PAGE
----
LEH is allowing employees of both of these new funds to continue vesting any LEH restricted stock they held when they left. This is extraordinarily generous, and unusual to say the least. Lehman, like most of the brokers, provides 1/3-1/2 of employees’ bonuses in restricted stock that vests after either 3, 4 or 5 years (depending on seniority, size of grant, etc). Ordinarily, when you leave the firm, all unvested stock is forfeited. The expense, to Lehman, of doing this is surely well into nine figures…perhaps quite well into nine figures. Seems an expensive & unnecessary gesture, given that all the employees are now happily ensconced in major hedge funds, and one that LEH can, at the moment, ill-afford.
There aren’t many reasons to provide deferred comp to people who are not longer your employees. In fact, the only good reason to do so is to ensure the former employees’ continued good will, and to have something to hold over them in case they engage in an activity you consider detrimental. It’s hard to think of any detrimental activity that these fine folks might engage in (from LEH’s perspective)…at least, no activity that’d be worth hundreds of millions of dollars of scarce shareholder capital…other than making public details of the arrangements between LEH & the start-ups which LEH might find quite inconvenient to have generally known.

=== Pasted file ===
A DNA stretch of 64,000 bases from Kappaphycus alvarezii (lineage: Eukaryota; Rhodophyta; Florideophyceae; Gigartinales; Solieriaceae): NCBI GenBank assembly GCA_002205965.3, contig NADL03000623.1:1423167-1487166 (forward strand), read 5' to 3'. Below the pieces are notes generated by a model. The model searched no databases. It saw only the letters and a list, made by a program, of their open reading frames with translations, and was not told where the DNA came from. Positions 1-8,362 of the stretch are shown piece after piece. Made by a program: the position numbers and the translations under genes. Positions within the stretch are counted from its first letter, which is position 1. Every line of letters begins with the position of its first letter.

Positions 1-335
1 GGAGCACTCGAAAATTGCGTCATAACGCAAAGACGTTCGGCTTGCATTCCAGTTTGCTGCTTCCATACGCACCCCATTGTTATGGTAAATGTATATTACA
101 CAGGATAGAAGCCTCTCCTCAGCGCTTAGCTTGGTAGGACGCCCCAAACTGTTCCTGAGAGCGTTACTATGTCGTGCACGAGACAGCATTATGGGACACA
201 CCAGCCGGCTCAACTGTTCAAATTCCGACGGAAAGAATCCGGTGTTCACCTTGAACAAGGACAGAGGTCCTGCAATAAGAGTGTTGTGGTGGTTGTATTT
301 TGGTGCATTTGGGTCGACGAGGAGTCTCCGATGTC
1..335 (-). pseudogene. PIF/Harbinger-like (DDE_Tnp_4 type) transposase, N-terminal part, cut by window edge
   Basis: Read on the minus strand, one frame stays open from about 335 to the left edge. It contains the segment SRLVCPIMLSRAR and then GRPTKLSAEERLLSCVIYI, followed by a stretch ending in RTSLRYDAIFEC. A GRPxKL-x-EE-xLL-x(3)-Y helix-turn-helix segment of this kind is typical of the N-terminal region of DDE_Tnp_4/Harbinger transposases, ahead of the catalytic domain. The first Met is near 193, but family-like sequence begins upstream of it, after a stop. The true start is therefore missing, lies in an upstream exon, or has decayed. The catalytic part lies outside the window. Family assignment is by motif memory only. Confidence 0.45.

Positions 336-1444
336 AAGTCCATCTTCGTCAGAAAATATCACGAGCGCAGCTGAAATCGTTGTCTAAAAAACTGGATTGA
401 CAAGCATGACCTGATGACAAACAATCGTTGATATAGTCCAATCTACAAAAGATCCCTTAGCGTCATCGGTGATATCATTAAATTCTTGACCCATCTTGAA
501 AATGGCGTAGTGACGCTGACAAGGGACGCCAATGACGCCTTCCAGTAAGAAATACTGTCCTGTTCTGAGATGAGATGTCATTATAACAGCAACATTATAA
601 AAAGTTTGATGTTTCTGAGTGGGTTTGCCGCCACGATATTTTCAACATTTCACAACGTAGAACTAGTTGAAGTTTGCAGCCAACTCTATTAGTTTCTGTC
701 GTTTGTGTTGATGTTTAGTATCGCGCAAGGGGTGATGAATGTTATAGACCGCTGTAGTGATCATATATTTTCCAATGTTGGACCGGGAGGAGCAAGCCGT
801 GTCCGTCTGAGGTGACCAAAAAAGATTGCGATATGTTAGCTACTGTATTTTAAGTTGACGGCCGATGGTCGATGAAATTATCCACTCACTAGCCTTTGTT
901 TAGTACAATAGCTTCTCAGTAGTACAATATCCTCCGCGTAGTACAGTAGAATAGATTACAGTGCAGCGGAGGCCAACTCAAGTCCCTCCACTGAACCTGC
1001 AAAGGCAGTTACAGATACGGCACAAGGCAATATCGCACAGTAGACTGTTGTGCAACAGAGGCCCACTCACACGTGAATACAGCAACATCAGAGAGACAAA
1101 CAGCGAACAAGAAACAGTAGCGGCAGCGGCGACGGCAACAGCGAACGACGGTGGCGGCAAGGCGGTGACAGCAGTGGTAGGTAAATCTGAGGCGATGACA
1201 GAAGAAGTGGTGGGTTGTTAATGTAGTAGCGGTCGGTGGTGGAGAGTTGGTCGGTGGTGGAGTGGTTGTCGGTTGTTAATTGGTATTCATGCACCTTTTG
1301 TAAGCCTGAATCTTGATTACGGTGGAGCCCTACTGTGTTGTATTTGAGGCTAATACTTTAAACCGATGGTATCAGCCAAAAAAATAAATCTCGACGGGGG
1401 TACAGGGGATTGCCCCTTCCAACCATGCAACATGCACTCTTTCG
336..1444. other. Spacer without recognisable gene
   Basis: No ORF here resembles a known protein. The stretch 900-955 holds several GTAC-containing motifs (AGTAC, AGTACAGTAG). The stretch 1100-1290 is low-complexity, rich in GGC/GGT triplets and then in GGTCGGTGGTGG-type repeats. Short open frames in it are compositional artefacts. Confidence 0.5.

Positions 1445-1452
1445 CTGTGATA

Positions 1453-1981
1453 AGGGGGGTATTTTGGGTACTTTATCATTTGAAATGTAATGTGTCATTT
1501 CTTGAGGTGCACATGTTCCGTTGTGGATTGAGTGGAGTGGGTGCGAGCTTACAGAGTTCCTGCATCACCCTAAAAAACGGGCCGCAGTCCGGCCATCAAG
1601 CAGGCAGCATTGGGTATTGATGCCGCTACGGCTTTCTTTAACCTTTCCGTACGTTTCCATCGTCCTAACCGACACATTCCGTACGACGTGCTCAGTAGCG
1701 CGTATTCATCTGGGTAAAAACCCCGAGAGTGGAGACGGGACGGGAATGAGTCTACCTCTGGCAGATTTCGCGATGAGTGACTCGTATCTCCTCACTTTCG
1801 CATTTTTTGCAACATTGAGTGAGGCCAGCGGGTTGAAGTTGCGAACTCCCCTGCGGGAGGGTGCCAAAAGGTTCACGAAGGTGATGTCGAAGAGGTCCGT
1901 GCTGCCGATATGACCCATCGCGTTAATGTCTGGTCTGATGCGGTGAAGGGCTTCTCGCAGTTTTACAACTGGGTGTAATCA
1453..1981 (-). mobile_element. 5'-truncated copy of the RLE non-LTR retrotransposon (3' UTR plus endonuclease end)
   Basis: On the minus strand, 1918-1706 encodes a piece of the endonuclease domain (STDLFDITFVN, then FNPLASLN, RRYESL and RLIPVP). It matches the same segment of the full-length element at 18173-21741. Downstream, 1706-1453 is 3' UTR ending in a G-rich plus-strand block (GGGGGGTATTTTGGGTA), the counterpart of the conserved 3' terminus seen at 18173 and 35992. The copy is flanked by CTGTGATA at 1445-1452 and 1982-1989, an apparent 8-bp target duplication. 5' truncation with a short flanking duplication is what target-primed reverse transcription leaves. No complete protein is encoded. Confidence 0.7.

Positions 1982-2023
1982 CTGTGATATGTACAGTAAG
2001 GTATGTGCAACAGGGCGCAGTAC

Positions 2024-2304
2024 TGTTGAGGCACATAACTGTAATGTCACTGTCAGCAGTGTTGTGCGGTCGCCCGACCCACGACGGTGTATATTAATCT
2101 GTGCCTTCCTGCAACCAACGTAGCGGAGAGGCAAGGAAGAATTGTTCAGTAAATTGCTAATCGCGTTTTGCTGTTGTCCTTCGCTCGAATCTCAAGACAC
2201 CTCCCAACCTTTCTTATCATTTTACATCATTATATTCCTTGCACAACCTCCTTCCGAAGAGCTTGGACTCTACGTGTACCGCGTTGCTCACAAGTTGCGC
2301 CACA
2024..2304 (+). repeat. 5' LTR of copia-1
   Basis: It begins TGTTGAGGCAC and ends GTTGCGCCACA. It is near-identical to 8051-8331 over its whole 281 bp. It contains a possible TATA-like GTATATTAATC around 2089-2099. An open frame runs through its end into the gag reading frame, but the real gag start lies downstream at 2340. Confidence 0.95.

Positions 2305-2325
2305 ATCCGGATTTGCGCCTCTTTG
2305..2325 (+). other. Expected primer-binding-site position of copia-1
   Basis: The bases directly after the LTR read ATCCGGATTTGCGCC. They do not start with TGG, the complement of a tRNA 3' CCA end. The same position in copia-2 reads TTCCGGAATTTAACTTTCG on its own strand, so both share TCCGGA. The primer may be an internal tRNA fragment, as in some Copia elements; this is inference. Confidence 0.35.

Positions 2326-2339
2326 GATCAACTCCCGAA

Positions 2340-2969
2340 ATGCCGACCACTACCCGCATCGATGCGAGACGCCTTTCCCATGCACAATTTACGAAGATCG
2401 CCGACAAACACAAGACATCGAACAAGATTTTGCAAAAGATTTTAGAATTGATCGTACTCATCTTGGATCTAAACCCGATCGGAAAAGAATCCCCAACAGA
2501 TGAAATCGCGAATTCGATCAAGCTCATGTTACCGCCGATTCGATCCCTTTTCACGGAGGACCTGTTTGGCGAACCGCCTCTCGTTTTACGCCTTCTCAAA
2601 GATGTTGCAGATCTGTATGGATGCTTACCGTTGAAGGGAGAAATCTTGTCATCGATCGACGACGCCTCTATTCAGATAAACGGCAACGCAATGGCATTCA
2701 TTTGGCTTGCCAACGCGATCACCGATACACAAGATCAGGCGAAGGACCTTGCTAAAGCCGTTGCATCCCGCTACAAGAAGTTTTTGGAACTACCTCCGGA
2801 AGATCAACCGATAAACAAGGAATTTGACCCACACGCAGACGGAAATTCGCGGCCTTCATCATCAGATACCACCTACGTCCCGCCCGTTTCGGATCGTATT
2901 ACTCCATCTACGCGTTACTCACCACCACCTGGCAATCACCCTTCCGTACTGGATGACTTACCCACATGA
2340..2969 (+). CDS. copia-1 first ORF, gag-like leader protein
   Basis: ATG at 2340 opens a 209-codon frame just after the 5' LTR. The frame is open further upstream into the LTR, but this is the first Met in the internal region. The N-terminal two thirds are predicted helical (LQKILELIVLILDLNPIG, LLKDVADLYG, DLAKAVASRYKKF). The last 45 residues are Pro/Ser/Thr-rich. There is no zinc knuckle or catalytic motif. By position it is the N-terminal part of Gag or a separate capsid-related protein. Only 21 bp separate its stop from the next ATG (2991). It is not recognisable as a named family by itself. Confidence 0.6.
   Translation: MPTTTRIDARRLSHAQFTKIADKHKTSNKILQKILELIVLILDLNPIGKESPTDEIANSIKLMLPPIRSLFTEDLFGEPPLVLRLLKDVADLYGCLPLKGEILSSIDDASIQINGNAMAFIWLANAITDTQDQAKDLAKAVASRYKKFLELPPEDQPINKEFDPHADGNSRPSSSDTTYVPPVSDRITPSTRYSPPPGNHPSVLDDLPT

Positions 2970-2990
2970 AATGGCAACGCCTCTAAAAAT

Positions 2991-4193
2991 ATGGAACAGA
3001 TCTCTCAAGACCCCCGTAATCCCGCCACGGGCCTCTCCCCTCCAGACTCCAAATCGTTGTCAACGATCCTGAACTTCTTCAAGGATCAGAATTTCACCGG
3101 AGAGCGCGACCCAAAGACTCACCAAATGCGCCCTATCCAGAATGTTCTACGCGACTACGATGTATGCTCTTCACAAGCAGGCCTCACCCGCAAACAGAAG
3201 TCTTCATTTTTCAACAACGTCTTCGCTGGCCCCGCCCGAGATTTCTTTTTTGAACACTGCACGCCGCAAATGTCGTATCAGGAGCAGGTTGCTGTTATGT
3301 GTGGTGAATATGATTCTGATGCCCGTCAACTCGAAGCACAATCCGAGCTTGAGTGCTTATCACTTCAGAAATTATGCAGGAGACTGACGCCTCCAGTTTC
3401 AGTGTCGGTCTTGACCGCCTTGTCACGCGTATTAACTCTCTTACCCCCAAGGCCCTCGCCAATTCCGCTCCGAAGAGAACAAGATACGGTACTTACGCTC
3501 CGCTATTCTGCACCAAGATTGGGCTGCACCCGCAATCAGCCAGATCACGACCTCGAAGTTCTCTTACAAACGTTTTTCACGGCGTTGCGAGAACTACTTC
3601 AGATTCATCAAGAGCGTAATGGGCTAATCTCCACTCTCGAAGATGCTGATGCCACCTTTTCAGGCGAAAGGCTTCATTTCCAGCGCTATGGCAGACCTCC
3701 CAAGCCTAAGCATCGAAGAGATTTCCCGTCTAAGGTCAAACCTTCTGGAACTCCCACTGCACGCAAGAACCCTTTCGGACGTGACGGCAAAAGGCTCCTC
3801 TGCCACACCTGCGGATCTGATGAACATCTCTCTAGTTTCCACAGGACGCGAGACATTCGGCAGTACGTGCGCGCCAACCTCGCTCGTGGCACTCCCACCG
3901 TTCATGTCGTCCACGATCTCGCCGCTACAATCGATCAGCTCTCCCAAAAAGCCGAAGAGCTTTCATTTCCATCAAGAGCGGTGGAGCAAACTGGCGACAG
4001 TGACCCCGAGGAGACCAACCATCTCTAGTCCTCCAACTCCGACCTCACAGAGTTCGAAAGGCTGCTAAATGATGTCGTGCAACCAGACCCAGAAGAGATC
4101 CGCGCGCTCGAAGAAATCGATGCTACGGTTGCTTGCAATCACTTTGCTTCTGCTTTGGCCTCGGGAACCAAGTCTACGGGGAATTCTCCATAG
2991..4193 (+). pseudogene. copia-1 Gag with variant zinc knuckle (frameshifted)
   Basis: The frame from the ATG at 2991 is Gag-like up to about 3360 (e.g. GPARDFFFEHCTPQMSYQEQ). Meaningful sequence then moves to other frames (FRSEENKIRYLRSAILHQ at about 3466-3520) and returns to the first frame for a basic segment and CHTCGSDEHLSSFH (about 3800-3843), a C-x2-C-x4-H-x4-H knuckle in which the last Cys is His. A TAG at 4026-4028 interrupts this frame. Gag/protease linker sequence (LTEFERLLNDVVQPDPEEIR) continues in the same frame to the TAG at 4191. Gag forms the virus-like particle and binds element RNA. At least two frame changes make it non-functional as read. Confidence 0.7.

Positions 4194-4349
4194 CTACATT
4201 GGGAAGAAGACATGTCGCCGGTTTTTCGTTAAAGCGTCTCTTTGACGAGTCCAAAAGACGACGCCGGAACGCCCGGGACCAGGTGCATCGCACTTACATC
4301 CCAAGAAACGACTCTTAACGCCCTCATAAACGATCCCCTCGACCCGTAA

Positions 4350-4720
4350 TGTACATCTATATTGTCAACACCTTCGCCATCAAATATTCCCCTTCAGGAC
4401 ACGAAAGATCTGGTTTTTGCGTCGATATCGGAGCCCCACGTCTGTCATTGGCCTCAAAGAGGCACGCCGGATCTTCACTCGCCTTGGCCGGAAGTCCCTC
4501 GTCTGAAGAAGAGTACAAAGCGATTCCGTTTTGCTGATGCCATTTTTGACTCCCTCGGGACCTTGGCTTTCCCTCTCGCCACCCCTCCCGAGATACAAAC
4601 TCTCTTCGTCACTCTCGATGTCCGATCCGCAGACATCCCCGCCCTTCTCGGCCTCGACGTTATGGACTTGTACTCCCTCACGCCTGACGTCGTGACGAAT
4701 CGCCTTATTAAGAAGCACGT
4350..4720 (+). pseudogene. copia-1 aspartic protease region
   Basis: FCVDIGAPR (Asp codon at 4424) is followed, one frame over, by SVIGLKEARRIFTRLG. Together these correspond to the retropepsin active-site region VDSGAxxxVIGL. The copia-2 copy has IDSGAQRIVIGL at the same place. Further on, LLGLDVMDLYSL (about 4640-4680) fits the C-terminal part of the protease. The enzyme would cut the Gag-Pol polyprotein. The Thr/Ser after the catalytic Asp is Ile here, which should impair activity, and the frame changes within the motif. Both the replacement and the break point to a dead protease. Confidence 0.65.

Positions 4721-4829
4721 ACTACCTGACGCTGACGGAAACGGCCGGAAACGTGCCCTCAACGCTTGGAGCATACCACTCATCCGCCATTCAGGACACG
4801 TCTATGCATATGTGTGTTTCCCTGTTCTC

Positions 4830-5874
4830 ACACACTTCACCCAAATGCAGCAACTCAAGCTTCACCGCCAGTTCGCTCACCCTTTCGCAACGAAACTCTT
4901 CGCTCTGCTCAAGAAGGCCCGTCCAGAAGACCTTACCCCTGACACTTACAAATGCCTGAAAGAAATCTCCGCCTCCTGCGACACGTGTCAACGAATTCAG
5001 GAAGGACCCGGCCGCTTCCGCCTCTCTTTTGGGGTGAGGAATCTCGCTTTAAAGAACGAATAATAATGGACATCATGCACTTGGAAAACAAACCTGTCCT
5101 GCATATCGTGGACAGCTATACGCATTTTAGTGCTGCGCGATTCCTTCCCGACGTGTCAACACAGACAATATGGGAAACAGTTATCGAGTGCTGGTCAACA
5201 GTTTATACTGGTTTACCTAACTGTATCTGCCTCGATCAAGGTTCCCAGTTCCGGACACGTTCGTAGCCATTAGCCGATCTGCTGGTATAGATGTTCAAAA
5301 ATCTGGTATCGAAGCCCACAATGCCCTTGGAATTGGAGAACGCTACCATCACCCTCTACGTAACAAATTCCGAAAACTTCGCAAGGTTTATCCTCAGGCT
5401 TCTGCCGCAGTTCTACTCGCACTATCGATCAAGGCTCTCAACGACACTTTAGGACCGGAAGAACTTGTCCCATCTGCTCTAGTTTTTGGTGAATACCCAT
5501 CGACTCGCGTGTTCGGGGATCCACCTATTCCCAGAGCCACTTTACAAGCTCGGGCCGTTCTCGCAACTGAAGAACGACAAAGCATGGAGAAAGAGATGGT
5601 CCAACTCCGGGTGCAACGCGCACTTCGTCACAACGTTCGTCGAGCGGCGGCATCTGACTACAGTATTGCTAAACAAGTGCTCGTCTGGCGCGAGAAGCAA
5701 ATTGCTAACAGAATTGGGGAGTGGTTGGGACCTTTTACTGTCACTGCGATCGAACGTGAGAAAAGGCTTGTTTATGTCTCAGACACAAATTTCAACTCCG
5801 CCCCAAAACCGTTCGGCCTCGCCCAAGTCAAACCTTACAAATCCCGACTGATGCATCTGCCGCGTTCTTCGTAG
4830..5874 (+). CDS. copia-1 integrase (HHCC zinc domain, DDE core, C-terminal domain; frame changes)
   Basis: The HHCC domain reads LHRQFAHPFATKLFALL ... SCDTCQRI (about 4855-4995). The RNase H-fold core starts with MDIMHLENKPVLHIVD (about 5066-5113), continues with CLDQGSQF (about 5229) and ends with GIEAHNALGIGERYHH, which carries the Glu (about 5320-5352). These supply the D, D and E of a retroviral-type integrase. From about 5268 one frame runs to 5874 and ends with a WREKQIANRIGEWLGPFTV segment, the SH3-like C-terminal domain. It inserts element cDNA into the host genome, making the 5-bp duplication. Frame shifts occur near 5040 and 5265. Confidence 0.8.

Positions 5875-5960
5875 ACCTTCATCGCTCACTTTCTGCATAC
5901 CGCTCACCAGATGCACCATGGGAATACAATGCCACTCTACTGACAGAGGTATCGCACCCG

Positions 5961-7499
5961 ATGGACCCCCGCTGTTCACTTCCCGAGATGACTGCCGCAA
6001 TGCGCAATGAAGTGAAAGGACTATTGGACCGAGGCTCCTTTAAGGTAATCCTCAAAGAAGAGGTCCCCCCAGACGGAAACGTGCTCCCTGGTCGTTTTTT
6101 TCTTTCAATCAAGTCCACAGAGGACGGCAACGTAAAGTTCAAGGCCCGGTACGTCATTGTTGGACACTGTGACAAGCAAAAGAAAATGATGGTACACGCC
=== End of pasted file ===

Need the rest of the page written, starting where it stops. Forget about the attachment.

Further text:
Let me stress that the second paragraph, after the first sentence, is speculation by this former employee. However, I struggle to find a good business rationale for a move like this, assuming the details are accurate, particularly given the magnitude of the costs alleged.
We has noted in our earlier post that pay stood out as an anomaly. Employee compensation rose $418 million in the second quarter, with only $130 million of that severance, when headcount fell by 1,900. To put that in context: the non-severance component of the pay increase equalled 10% of Lehman’s quarterly loss. That begs for explanation.
The severance figure also looks high. I may be woefully out of date, and those more current can correct me, but my understanding is severance is not a common perk on Wall Street. I believe in some countries with tough labor laws, there are minimums based on years of service. Another group that would be eligible were those who had employment contracts; the cost of early termination would be classified as severance. Having said said that, each firm is free to have its own policies, and Lehman’s may simply have been unusually generous. However, $130 million divided by the 1,900 employees dismissed is $68,000 per employee. Any reader input here would be appreciated.